During the fall 2015 season, there were 20 girls, 6 coaches, and three groups.
2015 fees were $50 for evaluation day and $290 for one spring/fall season. Current fees are on the registration page.
For the first 30 or 40 minutes the girls work in their workbooks. Coaches help girls with problems or teach them a topic, and occasionally assess fluency. Then girls may switch to Kenken puzzles. We end with a group activity.
Not necessarily. Here are some things to consider.
Are you able to meet the significant parental demands? Most all children require support and reminders to do their work at home. Checking the finished exercises after each is finished is important to catch errors and prevent their practicing errors. We have no magic. Ordinary hard work is how math skills develop.
The program is best suited to girls and parents who want more challenge than schools can offer, in particular larger doses of challenging problems. It works most smoothly for girls who either absorb lessons quickly, or whose parents are able to help with explanations at home. Individual tutoring or another program (e.g., Kumon) is more suitable for children who struggle with math at school.
Problem solving and coaches with strong math skills are our most notable features. The challenging problems use skills in the standard curriculum but employ much more reasoning than do straightforward exercises. They only appear in supplemental workbooks that girls do after the regular workbooks if they are working at a level as high as their school grade. Girls progressing slowly (e.g., because work at home is not done) and girls placed below their school grade level do not benefit from these problems until they catch up. All girls, however, can develop some problem solving skills via Kenken puzzles and the word problems that appear in the regular workbooks (that are more involved than typical school problems).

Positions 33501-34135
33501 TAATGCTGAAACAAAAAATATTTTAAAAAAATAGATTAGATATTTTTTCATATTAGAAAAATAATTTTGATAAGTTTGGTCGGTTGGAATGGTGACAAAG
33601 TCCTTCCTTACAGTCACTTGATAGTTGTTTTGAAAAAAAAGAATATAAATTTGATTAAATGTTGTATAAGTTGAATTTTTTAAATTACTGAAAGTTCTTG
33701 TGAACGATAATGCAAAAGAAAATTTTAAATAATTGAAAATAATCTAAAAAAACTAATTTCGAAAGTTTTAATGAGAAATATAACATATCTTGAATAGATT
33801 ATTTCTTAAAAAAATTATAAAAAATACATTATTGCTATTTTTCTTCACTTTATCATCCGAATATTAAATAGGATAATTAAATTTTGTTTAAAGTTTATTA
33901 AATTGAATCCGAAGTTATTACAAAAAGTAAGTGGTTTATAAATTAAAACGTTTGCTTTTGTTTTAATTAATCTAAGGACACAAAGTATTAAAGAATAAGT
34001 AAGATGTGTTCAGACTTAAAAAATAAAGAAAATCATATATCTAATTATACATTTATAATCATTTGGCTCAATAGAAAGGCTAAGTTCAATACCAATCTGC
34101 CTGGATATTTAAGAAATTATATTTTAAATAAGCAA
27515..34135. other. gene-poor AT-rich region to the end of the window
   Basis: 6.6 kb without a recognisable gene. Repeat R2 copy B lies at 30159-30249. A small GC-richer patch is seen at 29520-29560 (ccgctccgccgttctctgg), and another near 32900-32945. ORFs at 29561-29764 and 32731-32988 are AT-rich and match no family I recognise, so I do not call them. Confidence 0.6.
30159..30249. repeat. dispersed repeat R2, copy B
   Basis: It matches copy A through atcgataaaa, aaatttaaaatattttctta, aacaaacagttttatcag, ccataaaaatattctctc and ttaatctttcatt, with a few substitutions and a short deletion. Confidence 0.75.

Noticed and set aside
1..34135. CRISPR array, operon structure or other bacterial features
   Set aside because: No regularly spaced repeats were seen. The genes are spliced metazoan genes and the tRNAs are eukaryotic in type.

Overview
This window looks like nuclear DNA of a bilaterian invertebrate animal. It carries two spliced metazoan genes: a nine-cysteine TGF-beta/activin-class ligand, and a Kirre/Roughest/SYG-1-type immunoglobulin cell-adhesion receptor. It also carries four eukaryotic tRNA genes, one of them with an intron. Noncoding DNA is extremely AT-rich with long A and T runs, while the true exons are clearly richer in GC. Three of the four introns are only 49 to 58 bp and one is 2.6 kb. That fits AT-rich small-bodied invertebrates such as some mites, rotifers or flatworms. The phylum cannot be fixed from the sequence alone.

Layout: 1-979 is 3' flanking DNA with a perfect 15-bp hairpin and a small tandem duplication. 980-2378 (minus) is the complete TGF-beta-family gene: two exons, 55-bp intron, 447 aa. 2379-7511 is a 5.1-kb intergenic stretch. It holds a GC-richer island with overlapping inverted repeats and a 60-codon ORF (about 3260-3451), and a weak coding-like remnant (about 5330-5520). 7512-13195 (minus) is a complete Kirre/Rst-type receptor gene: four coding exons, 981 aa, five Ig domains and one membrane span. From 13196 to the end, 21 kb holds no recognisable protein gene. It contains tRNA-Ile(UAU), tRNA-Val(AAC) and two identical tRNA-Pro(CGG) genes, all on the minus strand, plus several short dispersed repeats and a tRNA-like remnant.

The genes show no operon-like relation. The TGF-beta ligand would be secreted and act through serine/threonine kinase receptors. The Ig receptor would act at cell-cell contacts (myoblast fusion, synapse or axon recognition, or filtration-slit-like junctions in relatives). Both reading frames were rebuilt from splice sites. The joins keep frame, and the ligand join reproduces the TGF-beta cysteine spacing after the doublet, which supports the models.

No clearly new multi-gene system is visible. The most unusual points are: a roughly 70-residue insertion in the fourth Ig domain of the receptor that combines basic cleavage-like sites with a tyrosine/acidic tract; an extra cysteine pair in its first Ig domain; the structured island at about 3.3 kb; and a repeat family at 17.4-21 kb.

Transitioning to the Singapore curriculum is relatively straightforward for second graders and becomes increasingly complicated in higher grades. (Two fifth graders successfully transitioned and benefitted, but they were both unusually hard working and top students at school.) Girls are typically placed at levels below their school grade. Steady work is required to catch up.
The girls see coaches for one hour per week. The workbooks do not include lessons. Some people do best with introductory lessons and much interaction. At math team girls work until they reach a point where they are unsure of how to do a problem. Then they ask a coach for help. Tolerating uncertainty, recognizing when help is needed, and being able to call over a coach are all necessary.
For the program to be workable, girls cannot be disruptive. They should be able to work steadily for an hour, read most printed directions, and interact productively with adult coaches. If you have a young child, consider whether she has enough energy to work on an academic subject after school.
We evaluate where each girl should start the curriculum and whether she is able to work semi-independently for an hour in the team setting. Although it's impossible to know results of an assessment beforehand, we can answer questions and discuss concerns.